Professor Willetts, thank you so much. I really enjoyed reading your submission. I have two particular questions—and there are many more. One was about your answer to Mr Crewther about the WASH funding. You have so much focus in there, which is also real. You talked about the level of funding. Is the current level of funding up or down on previous funding from Australia to the WASH program? You said it's about $3.4 million now and it should be more. Has it been more in the past, or is this about the same? I'm trying to get an idea because WASH has been on our agenda for a very long time because of the expertise that we have in Australia and also because of the clearly evident linkage between water and sanitation and poverty and empowerment.

Prof. Dixon : Yes.

Senator MOORE: So what's been our level of funding from your experience before?

Prof. Willetts : I need to get the exact figures.

Senator MOORE: You can take that on notice so you don't have to worry about getting it right.

Prof. Willetts : Okay. When we first started working with the NGOs to advocate for more focus, that was in 2007. It was very low then—I think from memory around 2 to 3 per cent of the aid budget. But I'll go back and check figures. Then it did definitely - increase.

Senator MOORE: Bob McMullan had a particular thing about it.

Prof. Willetts : Exactly, and we met with him et cetera. So then there was a budget measure of $300 million in 2008 and then a follow-on to that, and I think the percentage did go above what it is now. But again we'd need to check. It's never gone up to the five per cent that various of the civil society organisations have said would be appropriate.

Senator MOORE: People have been agitating for it for a while, yes.

Prof. Willetts : Yes.

Senator MOORE: Okay. Thank you for talking about ACIAR as much as you did. ACIAR and what it can do is one of my pet things. In the middle of your submission you say:

For broader ACIAR research projects, it is also important that the mechanisms to select and fund initiatives and partnerships … are strategic, open and transparent. ACIAR's transparent reporting of funded projects through its website is an important element of communicating how ACIAR's funds deliver research outputs.

Certainly I understand transparency. Are you concerned it's not transparent enough at the moment? There has been an ongoing issue about people feeling as though, despite all the reports that are done and all the data you can find, it's still very hard to find exactly where the money's going. Are you concerned that at the moment it's not as easy to find how the process of funding is done through ACIAR?

Prof. Willetts : Yes.

Senator MOORE: Has that been an ongoing issue?

Prof. Willetts : Yes. At various times we've looked into what that process is and how our work might relate to ACIAR's work, and it hasn't been clear exactly. It's not as if there's a competitive round et cetera. That is fine, and it's not to say everything should be procured competitively, but it hasn't yet been so clear exactly what those mechanisms are. That may well be because of longstanding partnerships, which, as I said earlier, are a good thing. I don't think they're a bad thing.

Senator GALLACHER: So what can be done to give that clarity? We've had ACIAR at a number of inquiries, and they've always been very up-front. From your perspective, what could be done to give that clarity?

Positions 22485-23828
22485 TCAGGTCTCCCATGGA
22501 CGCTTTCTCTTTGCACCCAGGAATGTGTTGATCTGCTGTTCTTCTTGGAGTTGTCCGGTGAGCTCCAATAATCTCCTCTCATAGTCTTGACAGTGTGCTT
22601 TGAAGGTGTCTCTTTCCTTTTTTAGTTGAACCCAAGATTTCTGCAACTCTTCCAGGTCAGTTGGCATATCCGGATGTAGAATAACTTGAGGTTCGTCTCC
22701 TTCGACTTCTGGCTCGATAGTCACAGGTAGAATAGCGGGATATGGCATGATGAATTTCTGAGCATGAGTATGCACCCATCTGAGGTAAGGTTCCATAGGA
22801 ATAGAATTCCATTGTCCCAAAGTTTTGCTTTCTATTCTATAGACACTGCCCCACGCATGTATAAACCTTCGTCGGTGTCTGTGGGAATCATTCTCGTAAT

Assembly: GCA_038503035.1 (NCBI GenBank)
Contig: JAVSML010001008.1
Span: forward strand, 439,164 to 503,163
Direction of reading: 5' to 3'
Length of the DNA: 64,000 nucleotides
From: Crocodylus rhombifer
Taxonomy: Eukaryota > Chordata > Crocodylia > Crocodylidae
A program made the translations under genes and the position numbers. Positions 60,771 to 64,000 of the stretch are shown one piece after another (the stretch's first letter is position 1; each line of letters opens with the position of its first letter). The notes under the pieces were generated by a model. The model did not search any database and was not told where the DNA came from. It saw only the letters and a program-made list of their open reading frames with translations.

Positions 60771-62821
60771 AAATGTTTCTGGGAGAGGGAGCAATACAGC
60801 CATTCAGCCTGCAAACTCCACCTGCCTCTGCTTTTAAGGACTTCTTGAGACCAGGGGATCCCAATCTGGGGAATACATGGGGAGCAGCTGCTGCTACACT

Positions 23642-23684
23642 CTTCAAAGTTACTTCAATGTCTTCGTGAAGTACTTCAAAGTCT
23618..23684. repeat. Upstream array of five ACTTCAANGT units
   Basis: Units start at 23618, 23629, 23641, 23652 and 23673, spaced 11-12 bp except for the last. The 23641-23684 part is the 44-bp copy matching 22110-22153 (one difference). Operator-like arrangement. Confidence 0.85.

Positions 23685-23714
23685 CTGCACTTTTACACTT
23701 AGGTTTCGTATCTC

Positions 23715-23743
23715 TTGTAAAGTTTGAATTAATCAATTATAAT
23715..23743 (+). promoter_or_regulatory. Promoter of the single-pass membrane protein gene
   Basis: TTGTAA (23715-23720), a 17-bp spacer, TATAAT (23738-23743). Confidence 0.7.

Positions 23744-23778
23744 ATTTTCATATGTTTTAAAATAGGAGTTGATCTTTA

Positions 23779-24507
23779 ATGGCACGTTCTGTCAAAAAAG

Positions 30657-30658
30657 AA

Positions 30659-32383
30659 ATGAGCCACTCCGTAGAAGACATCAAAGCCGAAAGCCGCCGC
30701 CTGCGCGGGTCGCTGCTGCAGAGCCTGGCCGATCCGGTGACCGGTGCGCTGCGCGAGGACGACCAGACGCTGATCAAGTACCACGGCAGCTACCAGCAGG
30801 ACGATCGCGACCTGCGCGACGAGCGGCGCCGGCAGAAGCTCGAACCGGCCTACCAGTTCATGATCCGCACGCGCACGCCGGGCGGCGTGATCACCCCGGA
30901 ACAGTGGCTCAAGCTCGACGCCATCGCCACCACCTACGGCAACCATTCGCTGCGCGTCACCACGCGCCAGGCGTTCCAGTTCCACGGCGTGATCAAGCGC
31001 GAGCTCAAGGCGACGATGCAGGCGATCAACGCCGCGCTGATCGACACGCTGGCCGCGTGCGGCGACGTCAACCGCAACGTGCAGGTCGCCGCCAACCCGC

Prof. Willetts : It is probably making sure that the priorities in terms of areas of research that are part of their strategic direction are clear and communicated well to a broad set of stakeholders who might be interested in partnering with them.

Senator GALLACHER: So, if I were interested in what they're doing in I think it is Malawi in the Philippines, which is a critically important investment from a foreign aid perspective, would I be able to see what you're looking for?

Prof. Willetts : I think you can find information—and that's, I guess, what's meant here by 'transparent reporting'—about what things are happening now. It's less clear how you would start to engage in and be part of something that's in the future.

Senator GALLACHER: Sorry, Senator Moore.

Senator MOORE: No, no, that's how we get it all out. The other thing is evaluation, because both your organisations talk about evaluation. It's through your submission, Professor Willetts, and, from a squiz on the website, the words 'transparency' and 'evaluation' pop up in a lot of the reviews. Do either of you have any comments on the evaluation processes for the aid program?

Prof. Willetts : Yes, two comments. One is around the Office for Development Effectiveness—the ODE. I think there is appreciation and respect for the work that they're doing, that strategic level of evaluation, not just project by project. We all agree that's really important—that we shouldn't just be looking at the micro level. ODE have, over time, really tried to change and improve the ways that they engage with DFAT staff on those evaluations, to help ensure that the findings are taken up and used.

In terms of the normal systems for performance quality management, I would say I've seen a reduction in the focus on evaluation in recent years, and in the valuing of evaluations themselves and of the skills it takes to evaluate—to do that well. I think that's a shame, because we do need that. And we need more than simple numbers, because, if we just count things, that's going to focus on short-term wins and measures which ultimately aren't going to tell us whether we're getting there in the long term. The changes in governance and changes in hard-to-measure dimensions are really, really important. If we narrow our monitoring systems to countable things, then we have a problem, and I think that we won't be keeping our eye on the long game. So we do need those evaluations that go and ask the 'why' and the 'how' questions: In what context did this work? When did this work? How did this work? We need to answer those questions. So I would say a strength in and focus on the evaluations themselves in the aid program would be beneficial.